Congratulations to Lim Ruger Scholars

Congratulations to Claire Chang (Whittier Law School, Class of 2015) and Peggy Hsieh (USC, Gould School of Law, Class of 2016), who were awarded Lim Ruger Foundation scholarships at the annual Southern California Chinese Lawyers Association’s 40th Anniversary Installation & Awards Banquet on April 17, 2015. Ms. Chang currently serves as the Vice President of Whittier Law School’s Student Bar Association and is involved with the Orange County Asian American Bar Association’s mission to promote diversity.  She plans to continue her community service efforts at pro bono legal clinics and to learn legal terms in Mandarin to better communicate with Mandarin-speaking clients.  Ms. Hsieh commits herself to the SCCLA Monthly Community Clinic, Asian Americans Advancing Justice LA, and other Asian American Pacific Islander non-profit organizations to provide services for those in need. She will continue her volunteer efforts to utilize her bilingual skills in legal clinics and public interest events in the Los Angeles area.Also, congratulations to Tommy Huynh (UCLA, School of Law, Class of 2015), who will receive the Lim Ruger Foundation scholarship at the annual Japanese American Bar Association’s Installation & Awards Gala on May 1, 2015. Mr. Huynh currently holds the position of Chief Comments Editor of the Asian Pacific American Law Journal. He also serves as a mentor in an outreach program at UCLA designed to increase diversity of law schools. Upon graduation, he has secured a position with Arnold and Porter, and plans to work pro bono on behalf of limited English speaking individuals who have difficulty accessing government-funded health care coverage and housing.

Lim Ruger Files Amicus Brief Warning Against Broad Ramifications of a Blanket Recusal Order Against an Immigration Judge Based Upon Race/National Origin

Representing the National Association of Immigration Judges pro bono, Lim Ruger lawyers filed an amicus curiae brief in support of an Iranian-American immigration judge’s federal lawsuit against the Executive Office For Immigration Review (“EOIR”), which is within the Department of Justice.  This case arose out of the EOIR’s blanket and perpetual order barring an immigration judge of Iranian descent from all matters involving persons from Iran after she accepted an invitation from the White House Office on Public Engagement to a “roundtable” of Iranian-American leaders and allegedly became an “advocate” for the Iranian-American community.  As the brief argues, a recusal order applied to broad categories of individuals would have a significant chilling effect on judges who are engaged or active in any community, church, or any identifiable group, not to mention the negative impact it would have on the court system in its suggestion that judges cannot be fair-minded when hearing cases involving persons of an ethnicity with which that judge may be associated.  If allowed to stand, such a practice would sanction similar actions against any immigration judge who participates in volunteer work or community organizing while off the bench.  The ramifications of this type of arbitrary and capricious action are wide-ranging, and could, for example, threaten to exclude any judge who is active in the LGBT community from cases involving lesbians, or active in the disabled community from cases involving a handicapped individual, or a leader on women’s issues from cases involving women, or active in the Asian American community from matters involving any person from a country in Asia.  The case is Tabaddor v. Holder, CV14-06309 (C.D. Cal. Filed Aug. 12, 2014).Tabaddor - Daily Journal Article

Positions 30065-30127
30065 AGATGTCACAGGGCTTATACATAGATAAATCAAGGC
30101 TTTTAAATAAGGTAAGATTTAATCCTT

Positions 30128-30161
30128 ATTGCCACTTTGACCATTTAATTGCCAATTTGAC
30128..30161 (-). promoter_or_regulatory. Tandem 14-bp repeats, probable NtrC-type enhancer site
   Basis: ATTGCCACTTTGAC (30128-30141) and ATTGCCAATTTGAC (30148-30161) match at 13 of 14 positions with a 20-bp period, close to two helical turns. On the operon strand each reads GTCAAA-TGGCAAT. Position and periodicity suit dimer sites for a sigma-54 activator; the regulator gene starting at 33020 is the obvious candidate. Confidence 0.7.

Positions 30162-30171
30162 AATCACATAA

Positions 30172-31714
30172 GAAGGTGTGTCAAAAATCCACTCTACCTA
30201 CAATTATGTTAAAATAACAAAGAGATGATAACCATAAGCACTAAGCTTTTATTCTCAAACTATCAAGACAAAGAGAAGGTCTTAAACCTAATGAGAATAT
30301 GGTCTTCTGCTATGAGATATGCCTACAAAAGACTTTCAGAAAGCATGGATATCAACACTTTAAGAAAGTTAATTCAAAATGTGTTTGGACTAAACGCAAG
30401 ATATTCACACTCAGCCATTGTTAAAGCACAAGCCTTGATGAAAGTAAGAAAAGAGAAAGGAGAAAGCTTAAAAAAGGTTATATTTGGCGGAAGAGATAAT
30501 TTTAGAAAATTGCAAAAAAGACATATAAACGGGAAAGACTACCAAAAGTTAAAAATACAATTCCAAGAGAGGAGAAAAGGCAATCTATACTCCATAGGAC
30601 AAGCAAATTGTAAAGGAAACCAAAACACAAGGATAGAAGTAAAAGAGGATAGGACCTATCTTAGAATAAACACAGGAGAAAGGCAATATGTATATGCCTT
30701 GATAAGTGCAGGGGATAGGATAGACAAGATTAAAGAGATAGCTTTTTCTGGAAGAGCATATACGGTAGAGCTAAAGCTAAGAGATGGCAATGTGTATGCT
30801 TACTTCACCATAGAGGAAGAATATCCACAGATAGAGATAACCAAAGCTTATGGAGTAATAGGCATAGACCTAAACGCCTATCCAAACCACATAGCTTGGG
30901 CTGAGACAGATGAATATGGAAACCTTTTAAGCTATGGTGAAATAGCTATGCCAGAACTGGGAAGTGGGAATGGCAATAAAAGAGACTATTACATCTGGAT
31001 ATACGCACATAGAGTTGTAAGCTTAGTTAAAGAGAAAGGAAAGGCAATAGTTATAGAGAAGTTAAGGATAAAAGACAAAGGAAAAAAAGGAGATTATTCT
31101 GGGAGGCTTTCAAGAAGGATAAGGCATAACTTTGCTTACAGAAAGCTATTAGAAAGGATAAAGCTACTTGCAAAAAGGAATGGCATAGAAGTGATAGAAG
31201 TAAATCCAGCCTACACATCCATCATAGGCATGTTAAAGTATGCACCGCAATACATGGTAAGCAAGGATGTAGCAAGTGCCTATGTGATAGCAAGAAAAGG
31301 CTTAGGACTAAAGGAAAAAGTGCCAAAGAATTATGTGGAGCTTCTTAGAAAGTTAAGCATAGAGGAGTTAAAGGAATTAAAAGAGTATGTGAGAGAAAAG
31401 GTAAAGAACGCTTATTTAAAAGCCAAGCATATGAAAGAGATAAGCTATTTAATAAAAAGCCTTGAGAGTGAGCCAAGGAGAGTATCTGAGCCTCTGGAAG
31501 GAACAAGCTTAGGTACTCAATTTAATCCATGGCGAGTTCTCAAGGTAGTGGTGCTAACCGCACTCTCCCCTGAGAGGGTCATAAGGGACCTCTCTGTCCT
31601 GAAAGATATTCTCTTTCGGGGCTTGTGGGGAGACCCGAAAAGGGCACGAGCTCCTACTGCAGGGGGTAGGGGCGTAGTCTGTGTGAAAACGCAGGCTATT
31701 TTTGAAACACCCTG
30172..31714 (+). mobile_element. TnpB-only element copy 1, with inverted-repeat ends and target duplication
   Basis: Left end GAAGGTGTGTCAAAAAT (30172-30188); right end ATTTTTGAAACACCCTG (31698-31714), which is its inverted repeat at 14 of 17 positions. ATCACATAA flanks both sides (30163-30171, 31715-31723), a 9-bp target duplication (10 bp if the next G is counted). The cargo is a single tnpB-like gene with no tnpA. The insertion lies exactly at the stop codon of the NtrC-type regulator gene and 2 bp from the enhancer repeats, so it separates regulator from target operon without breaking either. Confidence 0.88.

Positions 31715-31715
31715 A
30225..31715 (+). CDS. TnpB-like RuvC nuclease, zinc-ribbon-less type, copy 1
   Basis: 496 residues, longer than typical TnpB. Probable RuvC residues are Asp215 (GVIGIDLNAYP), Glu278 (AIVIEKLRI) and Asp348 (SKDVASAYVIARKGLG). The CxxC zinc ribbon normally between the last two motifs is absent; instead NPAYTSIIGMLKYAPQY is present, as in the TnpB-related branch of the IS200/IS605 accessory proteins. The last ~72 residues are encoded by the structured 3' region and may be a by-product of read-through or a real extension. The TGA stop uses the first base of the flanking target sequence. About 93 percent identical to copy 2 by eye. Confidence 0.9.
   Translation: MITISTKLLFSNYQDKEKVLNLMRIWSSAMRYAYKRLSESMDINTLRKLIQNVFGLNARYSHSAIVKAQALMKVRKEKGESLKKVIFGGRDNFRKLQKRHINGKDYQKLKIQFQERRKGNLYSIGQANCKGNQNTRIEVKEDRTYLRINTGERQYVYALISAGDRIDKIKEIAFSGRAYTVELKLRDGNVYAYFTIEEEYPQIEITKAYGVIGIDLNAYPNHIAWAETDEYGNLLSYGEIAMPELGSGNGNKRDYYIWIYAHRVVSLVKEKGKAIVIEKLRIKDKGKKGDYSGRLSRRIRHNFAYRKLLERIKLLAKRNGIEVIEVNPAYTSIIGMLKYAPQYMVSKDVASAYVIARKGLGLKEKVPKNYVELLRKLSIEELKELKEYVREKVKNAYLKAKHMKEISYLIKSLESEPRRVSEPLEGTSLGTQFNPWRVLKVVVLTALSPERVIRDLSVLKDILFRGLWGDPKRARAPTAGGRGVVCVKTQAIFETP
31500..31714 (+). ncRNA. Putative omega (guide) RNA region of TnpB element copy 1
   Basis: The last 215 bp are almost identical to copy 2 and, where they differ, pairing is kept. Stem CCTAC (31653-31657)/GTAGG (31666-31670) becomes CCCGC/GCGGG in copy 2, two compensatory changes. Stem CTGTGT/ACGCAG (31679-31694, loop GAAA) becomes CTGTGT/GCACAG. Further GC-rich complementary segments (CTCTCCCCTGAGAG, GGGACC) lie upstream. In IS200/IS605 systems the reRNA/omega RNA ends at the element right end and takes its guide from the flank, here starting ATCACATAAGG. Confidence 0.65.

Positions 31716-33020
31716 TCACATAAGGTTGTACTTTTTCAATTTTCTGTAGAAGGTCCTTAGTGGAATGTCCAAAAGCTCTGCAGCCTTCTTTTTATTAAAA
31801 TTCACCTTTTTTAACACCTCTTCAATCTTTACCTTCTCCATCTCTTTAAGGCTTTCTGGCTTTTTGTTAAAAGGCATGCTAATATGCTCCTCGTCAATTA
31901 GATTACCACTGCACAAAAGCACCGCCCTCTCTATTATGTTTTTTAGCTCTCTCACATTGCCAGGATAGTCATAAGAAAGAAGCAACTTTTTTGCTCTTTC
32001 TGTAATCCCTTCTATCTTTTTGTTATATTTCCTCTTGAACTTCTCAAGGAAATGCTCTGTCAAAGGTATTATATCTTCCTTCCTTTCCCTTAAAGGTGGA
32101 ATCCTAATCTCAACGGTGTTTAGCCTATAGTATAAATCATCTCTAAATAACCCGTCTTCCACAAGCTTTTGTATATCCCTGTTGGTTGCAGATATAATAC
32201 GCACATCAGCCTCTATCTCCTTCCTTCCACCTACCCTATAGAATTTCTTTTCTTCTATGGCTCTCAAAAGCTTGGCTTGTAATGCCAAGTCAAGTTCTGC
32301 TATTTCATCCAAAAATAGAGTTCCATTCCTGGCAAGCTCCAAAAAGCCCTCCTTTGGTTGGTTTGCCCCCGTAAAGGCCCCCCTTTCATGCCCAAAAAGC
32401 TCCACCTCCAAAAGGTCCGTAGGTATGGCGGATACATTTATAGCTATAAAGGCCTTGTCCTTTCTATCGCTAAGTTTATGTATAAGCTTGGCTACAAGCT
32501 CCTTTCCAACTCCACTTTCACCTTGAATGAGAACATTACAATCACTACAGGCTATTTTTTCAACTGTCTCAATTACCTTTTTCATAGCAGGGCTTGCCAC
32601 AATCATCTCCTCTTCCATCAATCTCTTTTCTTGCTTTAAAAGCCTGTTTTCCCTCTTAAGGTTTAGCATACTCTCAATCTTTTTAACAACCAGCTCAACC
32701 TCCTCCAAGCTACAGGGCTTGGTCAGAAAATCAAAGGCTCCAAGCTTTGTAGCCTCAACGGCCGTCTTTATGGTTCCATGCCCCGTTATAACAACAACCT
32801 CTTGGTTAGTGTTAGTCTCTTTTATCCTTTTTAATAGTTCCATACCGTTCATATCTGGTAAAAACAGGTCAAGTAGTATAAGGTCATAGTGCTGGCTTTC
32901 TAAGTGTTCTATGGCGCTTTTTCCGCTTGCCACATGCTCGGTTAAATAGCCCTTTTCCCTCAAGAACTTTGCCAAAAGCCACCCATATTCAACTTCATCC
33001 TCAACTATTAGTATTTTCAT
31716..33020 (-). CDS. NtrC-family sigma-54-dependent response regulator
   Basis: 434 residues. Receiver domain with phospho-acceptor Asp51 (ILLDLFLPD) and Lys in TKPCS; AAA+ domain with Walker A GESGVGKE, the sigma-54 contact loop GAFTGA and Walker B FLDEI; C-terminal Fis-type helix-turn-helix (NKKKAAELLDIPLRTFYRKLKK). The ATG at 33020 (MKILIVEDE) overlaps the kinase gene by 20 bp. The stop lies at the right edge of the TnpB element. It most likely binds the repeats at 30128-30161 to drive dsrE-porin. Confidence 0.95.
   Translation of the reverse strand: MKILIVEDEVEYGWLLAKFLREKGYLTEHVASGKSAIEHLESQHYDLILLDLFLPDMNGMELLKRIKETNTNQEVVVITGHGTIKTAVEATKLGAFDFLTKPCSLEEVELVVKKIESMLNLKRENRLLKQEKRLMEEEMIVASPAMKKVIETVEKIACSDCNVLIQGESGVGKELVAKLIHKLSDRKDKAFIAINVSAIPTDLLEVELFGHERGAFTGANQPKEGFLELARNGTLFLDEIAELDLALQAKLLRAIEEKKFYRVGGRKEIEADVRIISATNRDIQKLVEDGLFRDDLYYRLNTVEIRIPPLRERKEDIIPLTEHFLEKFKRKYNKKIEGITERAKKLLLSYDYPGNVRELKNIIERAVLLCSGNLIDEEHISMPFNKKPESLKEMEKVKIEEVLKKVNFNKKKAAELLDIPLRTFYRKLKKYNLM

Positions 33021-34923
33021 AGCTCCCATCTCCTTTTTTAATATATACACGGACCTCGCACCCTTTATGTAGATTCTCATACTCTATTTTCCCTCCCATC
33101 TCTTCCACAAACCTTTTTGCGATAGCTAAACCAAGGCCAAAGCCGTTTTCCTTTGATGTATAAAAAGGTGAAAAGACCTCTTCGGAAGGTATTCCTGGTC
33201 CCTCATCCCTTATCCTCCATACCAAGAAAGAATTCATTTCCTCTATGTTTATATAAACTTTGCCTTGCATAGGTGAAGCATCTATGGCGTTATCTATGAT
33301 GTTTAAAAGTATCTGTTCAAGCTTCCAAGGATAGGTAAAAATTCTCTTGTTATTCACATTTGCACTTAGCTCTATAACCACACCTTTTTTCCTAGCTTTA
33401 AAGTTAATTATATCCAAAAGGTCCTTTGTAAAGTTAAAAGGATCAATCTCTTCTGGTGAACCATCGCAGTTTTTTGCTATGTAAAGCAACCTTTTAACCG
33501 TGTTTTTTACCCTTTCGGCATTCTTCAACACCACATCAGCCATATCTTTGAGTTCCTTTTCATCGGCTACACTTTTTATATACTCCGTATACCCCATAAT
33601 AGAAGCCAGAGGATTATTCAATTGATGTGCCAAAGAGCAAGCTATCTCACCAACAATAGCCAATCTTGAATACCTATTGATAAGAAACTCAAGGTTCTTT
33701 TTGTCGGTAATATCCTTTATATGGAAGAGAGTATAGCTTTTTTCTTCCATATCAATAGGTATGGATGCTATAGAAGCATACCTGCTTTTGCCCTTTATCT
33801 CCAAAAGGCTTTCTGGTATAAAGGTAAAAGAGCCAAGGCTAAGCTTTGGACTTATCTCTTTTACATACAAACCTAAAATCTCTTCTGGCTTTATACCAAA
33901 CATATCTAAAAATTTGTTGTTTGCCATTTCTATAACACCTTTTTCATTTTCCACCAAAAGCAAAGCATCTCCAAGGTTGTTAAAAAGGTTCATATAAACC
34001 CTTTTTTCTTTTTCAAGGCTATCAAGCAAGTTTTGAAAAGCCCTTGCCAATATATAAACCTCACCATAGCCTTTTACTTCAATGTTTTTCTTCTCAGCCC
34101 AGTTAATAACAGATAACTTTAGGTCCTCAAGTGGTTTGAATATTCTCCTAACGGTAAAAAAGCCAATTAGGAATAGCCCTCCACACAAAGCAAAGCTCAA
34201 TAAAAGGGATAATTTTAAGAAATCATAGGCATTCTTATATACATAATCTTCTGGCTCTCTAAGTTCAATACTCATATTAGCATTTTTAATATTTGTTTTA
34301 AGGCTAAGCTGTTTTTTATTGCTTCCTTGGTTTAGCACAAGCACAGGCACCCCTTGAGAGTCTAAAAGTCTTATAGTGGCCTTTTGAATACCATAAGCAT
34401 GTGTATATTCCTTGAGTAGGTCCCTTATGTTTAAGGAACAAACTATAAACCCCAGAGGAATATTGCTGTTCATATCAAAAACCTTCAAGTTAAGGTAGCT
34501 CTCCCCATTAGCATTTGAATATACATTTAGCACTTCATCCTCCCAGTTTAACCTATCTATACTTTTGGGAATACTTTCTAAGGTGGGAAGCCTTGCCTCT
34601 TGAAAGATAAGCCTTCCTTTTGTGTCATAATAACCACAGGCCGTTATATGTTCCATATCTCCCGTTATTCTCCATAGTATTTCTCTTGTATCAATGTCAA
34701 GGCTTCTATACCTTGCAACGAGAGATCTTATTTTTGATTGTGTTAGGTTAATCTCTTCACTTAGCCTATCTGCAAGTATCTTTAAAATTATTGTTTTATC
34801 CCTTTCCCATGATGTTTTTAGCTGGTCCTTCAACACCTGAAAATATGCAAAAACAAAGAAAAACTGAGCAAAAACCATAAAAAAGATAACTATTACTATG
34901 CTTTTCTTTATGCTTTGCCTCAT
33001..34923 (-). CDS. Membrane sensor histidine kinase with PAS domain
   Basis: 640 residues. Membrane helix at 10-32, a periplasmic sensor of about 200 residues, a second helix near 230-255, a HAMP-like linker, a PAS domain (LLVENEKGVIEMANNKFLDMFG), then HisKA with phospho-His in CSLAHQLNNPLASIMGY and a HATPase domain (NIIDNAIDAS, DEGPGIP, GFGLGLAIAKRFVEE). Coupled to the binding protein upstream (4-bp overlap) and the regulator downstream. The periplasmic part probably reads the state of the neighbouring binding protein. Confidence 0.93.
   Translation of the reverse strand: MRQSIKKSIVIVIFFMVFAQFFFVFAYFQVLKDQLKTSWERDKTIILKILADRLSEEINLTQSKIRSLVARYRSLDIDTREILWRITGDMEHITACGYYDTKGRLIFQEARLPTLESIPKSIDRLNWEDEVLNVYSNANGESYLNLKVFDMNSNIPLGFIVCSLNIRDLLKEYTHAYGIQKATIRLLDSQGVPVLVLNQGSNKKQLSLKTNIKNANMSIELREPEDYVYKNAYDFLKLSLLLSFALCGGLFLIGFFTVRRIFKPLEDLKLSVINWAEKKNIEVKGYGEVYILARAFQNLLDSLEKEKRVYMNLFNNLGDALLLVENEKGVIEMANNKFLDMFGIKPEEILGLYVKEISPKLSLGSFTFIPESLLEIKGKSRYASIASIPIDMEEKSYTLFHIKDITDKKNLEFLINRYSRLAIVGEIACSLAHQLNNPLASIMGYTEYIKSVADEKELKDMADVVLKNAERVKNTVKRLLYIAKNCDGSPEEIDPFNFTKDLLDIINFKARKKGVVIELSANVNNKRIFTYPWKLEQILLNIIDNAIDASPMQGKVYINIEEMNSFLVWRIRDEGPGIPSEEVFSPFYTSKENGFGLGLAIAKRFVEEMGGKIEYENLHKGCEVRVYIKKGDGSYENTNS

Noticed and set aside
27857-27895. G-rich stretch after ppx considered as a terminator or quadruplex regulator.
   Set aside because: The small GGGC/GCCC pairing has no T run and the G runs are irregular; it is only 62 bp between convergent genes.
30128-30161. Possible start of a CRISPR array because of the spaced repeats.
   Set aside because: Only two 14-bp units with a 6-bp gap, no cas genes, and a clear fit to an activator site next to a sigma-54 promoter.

Court of Appeal Affirms Dismissal of Employment Lawsuit Against Global Tire Manufacturer

On March 20, 2015, the California Court of Appeal affirmed the trial court’s entry of judgment in favor of Lim Ruger’s client – a global tire manufacturer – in a lawsuit filed by a former employee of the client’s third-party logistics contractor.  After briefing and oral argument, the Court of Appeal affirmed the trial court’s granting of a demurrer.  The litigation began in October 2011, but Lim Ruger defeated all of Plaintiff’s attempts to move beyond the pleading stage and Lim Ruger’s client thus was able to avoid the expense and distraction of discovery proceedings.  Plaintiff’s complaint, which arose out of the client’s decision to terminate the service agreement with its contractor, contained claims for breach of contract, fraud and discrimination against both the client and its contractor.  The trial court sustained Lim Ruger’s demurrers to Plaintiff’s Complaint based on the statute of limitations and other procedural grounds, and it eventually dismissed the case and entered judgment in favor of the defendants after Plaintiff was given several opportunities to correct the defects in his pleadings.  Plaintiff appealed the trial court’s entry of judgment to the Fourth Appellate District Court of Appeal for an independent review.
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